Friday 30 Jun 2017
Railway suicide prevention training saving lives in the Thames Valley
As Network Rail, the British Transport Police (BTP) and Samaritans today revealed a 40% increase in suicide preventions on the UK rail network, Bradley Coomber recalls the day he helped a young man in need- just one week after completing his suicide prevention course.
Bradley was working as a Mobile Operations Manager for Network Rail in Slough when his new training- devised as part of the ongoing suicide prevention partnership between Network Rail, BTP and Samaritans- proved to be invaluable as he intervened upon seeing a man in distress on the railway.
“I was in my office when a colleague told me there was someone who needed help near us,” said Bradley.
“I immediately went out and saw a young man standing still with his hands by his sides and his head bowed. From his position and body language, I knew straight away that he was suicidal.
“I approached the man, asked if he was all right, and said he could come with me to my office. During the walk he was silent. It wasn’t until we got to my office that he started a conversation with me.”
“I could clearly see how distressed he was. We spoke until the emergency services arrived; and in that time he went from “wanting to die” to wondering why he “could do such a thing”. He was relieved that he did not carry out his initial intentions to take his own life, and was happy that I was there for him. He went with the paramedics willingly.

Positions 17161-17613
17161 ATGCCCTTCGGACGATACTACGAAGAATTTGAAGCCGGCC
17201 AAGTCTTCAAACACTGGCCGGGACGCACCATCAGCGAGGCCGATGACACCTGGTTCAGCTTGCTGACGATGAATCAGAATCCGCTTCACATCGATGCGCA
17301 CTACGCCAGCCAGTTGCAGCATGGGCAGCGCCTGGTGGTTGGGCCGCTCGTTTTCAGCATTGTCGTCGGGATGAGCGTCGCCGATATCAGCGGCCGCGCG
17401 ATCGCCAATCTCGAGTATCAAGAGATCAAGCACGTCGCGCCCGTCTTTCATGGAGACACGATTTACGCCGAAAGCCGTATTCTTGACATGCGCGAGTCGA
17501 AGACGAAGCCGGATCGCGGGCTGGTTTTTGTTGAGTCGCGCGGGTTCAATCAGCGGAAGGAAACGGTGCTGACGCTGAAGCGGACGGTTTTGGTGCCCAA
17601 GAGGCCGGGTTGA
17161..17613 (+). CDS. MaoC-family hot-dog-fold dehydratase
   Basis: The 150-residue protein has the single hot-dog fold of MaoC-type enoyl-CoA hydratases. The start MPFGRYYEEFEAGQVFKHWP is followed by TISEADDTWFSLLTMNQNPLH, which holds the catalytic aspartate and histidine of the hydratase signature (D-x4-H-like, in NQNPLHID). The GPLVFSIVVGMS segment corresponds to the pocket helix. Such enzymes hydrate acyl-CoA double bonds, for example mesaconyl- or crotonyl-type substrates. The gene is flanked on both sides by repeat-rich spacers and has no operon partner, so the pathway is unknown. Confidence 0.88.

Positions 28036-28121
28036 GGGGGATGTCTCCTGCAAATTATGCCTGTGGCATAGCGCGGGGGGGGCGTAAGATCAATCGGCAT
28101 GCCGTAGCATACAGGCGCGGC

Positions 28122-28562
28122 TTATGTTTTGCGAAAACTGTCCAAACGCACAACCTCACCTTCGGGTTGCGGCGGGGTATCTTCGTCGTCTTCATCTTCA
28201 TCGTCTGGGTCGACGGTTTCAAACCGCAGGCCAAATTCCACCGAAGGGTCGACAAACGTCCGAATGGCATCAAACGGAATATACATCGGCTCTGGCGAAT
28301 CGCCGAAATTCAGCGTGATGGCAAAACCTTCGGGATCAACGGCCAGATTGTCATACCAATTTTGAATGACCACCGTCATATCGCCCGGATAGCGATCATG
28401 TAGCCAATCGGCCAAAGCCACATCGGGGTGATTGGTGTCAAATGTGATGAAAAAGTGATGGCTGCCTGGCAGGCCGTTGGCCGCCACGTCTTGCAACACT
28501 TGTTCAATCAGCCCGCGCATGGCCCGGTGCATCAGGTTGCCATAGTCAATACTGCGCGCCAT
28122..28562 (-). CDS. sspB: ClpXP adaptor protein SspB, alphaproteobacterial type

“Before he left with the paramedics, he shook my hand and gave me a hug. I may not have solved all his problems, but for one moment he had someone looking out for him which, I guess, was what he needed.”
Network Rail, Samaritans and the British Transport Police today revealed that there has been a 40% increase in suicide interventions on the UK rail network this year.
Nationally, 1,593* potentially life-saving interventions have been carried out across Britain’s rail network by rail staff, British Transport Police, local police and members of the public since April last year, – an increase of 40 percent on the previous year.